In the present case, it has been established that the proximate cause of the death
of Alberto Cruz, Jr. is the negligence of petitioner's bus driver, with the contributory
negligence of respondent Edgar Hernandez, the driver and owner of the jeepney,
hence, the heirs of Alberto Cruz, Jr. shall recover damages of only 50% of the award
from petitioner and its driver. Necessarily, 50% shall be bourne by respondent Edgar
Hernandez. This is pursuant to Rakes v. AG & P and after considering the
circumstances of this case.
In awarding damages for the death of Alberto Cruz, Jr., the CA ruled as follows:
chanRoblesvirtualLawlibrary
For the death of ALBERTO CRUZ, JR. the court a quo awarded his heirs P50,000.00
as actual and compensatory damages; P250,000.00 for loss of earning capacity;
and another P50,000.00 as moral damages. However, as pointed out in the assailed
Decision dated January 30, 2008, only the amount paid (P25,000.00) for funeral
services rendered by Magalena Memorial Home was duly receipted (Exhibit "E-1"). It
is settled that actual damages must be substantiated by documentary evidence,
such as receipts, in order to prove expenses incurred as a result of the death of the

victim. As such, the award for actual damages in the amount of P50,000.00 must be
modified accordingly.
Under Article 2206 of the Civil Code, the damages for death caused by a quasidelict shall, in addition to the indemnity for the death itself which is fixed by current
jurisprudence at P50,000.00 and which the court a quo failed to award in this case,
include loss of the earning capacity of the deceased and moral damages for mental
anguish by reason of such death. The formula for the computation of loss of earning
capacity is as follows:
Net earning capacity = Life expectancy x [Gross Annual Income - Living Expenses
(50% of gross annual income)], where life expectancy = 2/3 (80 - the age of the
deceased)
Evidence on record shows that the deceased was earning P6,000.00 a month as
smoke house operator at Pampanga's Best, Inc., as per Certification (Exhibit "K")
issued by the company's Production Manager, Enrico Ma. O. Hizon, on March 18,
1998, His gross income therefore amounted to P72,000.00 [P6,000.00 x 12].
Deducting 50% therefrom (P36,000.00) representing the living expenses, his net
annual income amounted to P36,000.00. Multiplying this by his life expectancy of
40.67 years [2/3(80-19)] having died at the young age of 19, the award for loss of
earning capacity should have been P1,464,000.00. Considering, however, that his
heirs represented by his father, ALBERTO CRUZ, SR., no longer appealed from the
assailed Decision dated January 30, 2008, and no discussion thereon was even
attempted in plaintiffs-appellees' appeal brief, the award for loss of earning capacity
in the amount of P250,000.00 stands.
Moral damages in the amount of P50,000.00 is adequate and reasonable, bearing in
mind that the purpose for making such award is not to enrich the heirs of the victim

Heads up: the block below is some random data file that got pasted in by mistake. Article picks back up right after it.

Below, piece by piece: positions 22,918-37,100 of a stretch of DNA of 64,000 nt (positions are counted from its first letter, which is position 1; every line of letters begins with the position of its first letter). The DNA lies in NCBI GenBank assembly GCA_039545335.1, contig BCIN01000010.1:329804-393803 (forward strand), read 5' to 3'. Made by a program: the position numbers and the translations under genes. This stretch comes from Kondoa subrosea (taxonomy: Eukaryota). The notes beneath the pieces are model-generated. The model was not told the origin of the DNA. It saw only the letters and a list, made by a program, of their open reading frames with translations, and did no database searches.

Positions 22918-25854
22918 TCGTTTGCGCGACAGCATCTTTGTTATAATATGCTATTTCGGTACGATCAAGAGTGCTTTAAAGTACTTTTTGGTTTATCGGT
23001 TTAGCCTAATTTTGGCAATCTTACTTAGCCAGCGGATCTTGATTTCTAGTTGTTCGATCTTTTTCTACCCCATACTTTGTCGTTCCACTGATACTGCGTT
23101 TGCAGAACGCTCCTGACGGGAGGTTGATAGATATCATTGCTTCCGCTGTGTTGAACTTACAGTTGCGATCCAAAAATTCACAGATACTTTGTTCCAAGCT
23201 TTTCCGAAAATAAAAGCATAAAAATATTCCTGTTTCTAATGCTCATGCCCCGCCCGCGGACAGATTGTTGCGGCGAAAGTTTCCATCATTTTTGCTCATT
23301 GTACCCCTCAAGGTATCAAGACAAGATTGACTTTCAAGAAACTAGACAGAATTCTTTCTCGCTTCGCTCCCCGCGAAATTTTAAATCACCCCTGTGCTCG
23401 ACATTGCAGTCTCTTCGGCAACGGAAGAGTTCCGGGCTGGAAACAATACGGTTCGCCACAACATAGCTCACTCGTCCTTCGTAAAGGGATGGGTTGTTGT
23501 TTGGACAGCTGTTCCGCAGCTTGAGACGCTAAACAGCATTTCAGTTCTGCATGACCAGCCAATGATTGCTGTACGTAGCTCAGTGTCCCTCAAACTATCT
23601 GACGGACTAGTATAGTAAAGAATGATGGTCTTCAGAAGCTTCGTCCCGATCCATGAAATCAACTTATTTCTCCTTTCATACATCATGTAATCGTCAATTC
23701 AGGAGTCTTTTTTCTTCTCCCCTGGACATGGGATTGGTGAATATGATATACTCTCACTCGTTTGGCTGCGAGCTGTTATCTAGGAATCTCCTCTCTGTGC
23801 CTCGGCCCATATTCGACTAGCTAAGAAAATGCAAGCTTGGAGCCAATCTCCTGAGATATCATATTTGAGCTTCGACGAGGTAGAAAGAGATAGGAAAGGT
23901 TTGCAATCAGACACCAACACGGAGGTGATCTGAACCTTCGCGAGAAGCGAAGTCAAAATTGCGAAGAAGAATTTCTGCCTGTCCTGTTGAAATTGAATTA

but to compensate them however inexact for injuries to their feelings.
xxx28ChanRoblesVirtualawlibrary
In summary, the following were awarded to the heirs of Alberto Cruz, Jr.:
chanRoblesvirtualLawlibrary
1) P25,000.00 as actual damages;
2) P250,000.00 for the loss of earning;
3) P50,000.00 as civil indemnity for the death of Alberto Cruz, Jr.; and
4) P50,000.00 as moral damages
Petitioner contends that the CA erred in awarding an amount for the loss of earning
capacity of Alberto Cruz, Jr. It claims that the certification from the employer of the
deceased stating that when he was still alive - he earned P6,000.00 per month was
not presented and identified in open court.
In that aspect, petitioner is correct. The records are bereft that such certification
was presented and identified during the trial. It bears stressing that compensation
for lost income is in the nature of damages and as such requires due proof of the

damages suffered; there must be unbiased proof of the deceased's average


income.29
Therefore, applying the above disquisitions, the heirs of Alberto Cruz, Jr. shall now
be awarded the following:
chanRoblesvirtualLawlibrary
1) P12,500.00 as actual damages;
2) P25,000.00 as civil indemnity for the death of Alberto Cruz, Jr., and
3) P25,000.00 as moral damages.
In the same manner, petitioner is also partly responsible for the injuries sustained
by respondent Virginia Muoz hence, of the P16,744.00 actual damages and
P30,000.00 moral damages awarded by the CA, petitioner is liable for half of those
amounts. Anent respondent Edgar Hernandez, due to his contributory negligence,
he is only entitled to receive half the amount (P40,200.00) awarded by the CA as
actual damages which is P20,100.00.
As to the award of attorney's fees, it is settled that the award of attorney's fees is
the exception rather than the general rule; counsel's fees are not awarded every
time a party prevails in a suit because of the policy that no premium should be
placed on the right to litigate. Attorney's fees, as part of damages, are not
necessarily equated to the amount paid by a litigant to a lawyer. In the ordinary
sense, attorney's fees represent the reasonable compensation paid to a lawyer by
his client for the legal services he has rendered to the latter; while in its
extraordinary concept, they may be awarded by the court as indemnity for damages
to be paid by the losing party to the prevailing party. Attorney's fees as part of
damages are awarded only in the instances specified in Article 220830 of the Civil
Code. As such, it is necessary for the court to make findings of fact and law that
would bring the case within the ambit of these enumerated instances to justify the